Some helpful herbs that can be gathered from the wild now include:

Echinacea (Echinacea species): Echinacea is well-known for its abilities to help the immune system clear an infection. Gather the plant from the wild or even use the cultivated echinacea from the garden to prepare a homemade tincture or tea.

Goldenrod (Solidago species): This beautiful, showy yellow plant frequently gets blamed for everyone’s August allergies, when actually it’s the ragweed that causes the summer sneezes. Goldenrod can be gathered now and dried for tea or prepared fresh as a tincture to help stop the leaky, drippy allergy sniffles. A great cat allergy remedy! Goldenrod also makes a great salve to help rub out aches and pains and can be used similarly to arnica.

Yarrow (Achillea millefolium): Yarrow is a classic summer plant, and is nearly at the end of the harvest season. Gather the leaves and flowers of this plant to use as a tea for colds and flus. It mixes well with Monada and elder flower. Yarrow also makes a great salve to help rub out bruising.

Bonest (Eupatorium perfoliatum): Boneset is a traditional native plant that’s been used for viral infections and fevers. It can be gathered from the wild and dried for tea. It’s good blended with more aromatic (and flavorful) plants like

Monarda (Monarda fistulosa): Monarda is also known as bee-balm and all varieties – both the wild and cultivated – are wonderful to dry to a tea to ward of a cold. The tea is highly aromatic and can also clear sinus infections and clear a foggy head.

Elderberries (Sambus nigra): Great for supporting the body’s immune system to fight off viral infections like a cold virus or influenza. The berries can be gathered at peak ripeness and prepared into a homemade elderberry elixir.

For more information on these plants, view my recent segment on WZZM13 and pick up a copy of “Midwest Foraging!”

 

Weedy & Edible: Garlic Mustard

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What is the adage, “A weed is a plant that is growing where you don’t want it?” Abundant in areas of disturbed soil – at the forest’s edge, along roadsides, and on river floodplains – the Garlic Mustard (Alliaria petiolata, Brassicaceae) is deemed by many as a noxious, invasive species, choking out native vegetation and spreading wildly across the state.

The National Park Service describes the earliest appearance of the Garlic Mustard on the Atlantic coast to be documented in 1868. High in Vitamin C and a nutritious bitter green, it is believed that it was brought along by settlers to the area of Long Island, NY for food and medicinal purposes.  Since that time in the 1800s, Garlic Mustard has spread south and west and has wrecked havoc on natural areas throughout the Eastern United States, particularly throughout disturbed areas within fields, floodplains, and woodlands here in the Great Lakes BioRegion.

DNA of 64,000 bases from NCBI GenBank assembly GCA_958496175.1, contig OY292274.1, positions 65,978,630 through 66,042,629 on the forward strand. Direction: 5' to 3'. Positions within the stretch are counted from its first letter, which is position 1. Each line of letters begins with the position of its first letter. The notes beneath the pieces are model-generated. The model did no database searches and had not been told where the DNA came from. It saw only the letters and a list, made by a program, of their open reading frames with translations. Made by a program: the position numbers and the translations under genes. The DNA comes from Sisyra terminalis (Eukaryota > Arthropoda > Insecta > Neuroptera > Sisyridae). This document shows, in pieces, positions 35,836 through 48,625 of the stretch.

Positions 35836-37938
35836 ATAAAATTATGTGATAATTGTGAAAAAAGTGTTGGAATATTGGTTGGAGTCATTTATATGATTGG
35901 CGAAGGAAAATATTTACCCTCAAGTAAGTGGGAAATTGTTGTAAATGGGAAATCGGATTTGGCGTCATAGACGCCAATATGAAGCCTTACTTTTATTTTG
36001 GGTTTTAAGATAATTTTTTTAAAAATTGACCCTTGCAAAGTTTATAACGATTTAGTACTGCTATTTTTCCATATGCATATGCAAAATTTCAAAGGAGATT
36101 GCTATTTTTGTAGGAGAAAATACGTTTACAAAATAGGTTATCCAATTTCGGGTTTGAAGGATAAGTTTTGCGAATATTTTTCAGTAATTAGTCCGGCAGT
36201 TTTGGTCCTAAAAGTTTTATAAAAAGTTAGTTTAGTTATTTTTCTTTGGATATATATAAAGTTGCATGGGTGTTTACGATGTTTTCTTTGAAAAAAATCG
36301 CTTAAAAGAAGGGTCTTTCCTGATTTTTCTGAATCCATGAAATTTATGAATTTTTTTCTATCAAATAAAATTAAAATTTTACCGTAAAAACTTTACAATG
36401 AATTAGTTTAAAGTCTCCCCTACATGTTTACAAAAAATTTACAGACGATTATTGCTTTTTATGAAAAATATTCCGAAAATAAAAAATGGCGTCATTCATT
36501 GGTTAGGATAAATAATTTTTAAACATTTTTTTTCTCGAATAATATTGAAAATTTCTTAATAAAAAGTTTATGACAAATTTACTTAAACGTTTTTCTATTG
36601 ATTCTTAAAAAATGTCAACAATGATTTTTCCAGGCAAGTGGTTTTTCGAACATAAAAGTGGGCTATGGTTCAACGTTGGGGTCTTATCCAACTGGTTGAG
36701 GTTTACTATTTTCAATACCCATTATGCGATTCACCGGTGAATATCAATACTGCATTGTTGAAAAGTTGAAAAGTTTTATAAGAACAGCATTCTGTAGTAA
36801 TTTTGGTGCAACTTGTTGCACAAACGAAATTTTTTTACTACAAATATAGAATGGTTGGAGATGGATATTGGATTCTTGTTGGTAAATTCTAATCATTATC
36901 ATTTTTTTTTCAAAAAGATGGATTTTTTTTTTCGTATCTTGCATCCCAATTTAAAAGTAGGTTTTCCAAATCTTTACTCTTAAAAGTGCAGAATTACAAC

What makes Garlic Mustard able to take over so much area in so little time? Garlic Mustard thrives on disturbed land and areas under development. It is winter-hardy biennial plant and can reproduce lightning fast in its second year with its ability to produce hundreds of seeds once it goes to flower. And once the plant sets its seed, the seeds can remain viable in the soil for many years.  So if you want it out, pull it as it sets out its showy white flowers (photo above). Be sure to replace the area with other plants native to the area to help reestablish the disturbed space and prevent another Garlic Mustard Invasion (that could be a band name, hehe).

Behind Every Vice… The Garlic Mustard’s Virtue

While Garlic Mustard continues to persist throughout our Great Lakes bioregion and threatens to crowd-out wildflowers and native vegetation, let us consider one of its virtues:  It is edible!

Like many early spring greens, the flavors of the Garlic Mustard are predominantly bitter. Different parts of the plant, as well the age of the plant can affect the degree in the bitter flavor.

Great Lakes Herbalist Jim McDonald believes that the Bitter flavors of plants, while having a negative connotation to many, may be one of the keys to our wellness.  Bitter flavors help stimulate digestion, bile production and can support healthy liver function. Other bitter plants that are beneficial to add into the diet include parsley, arugula, romaine, radicchio, endive, dandelion, and coffee. Best thing about Garlic Mustard as a bitter – it can be easily harvested for FREE with little concern of damaging its plant population!

The early basal roots are more bitter in the spring, the fleshy stems less so – and it is sweeter in the fall after a frost. The roots are slightly nutty, and the second year plant should be harvested just before it flowers… But don’t get caught up in these rules — if you are pulling it to preserve other plants in your garden or a participating in a pull, use it and partner it with other flavors like parsley, walnuts and lemon to suit your palate!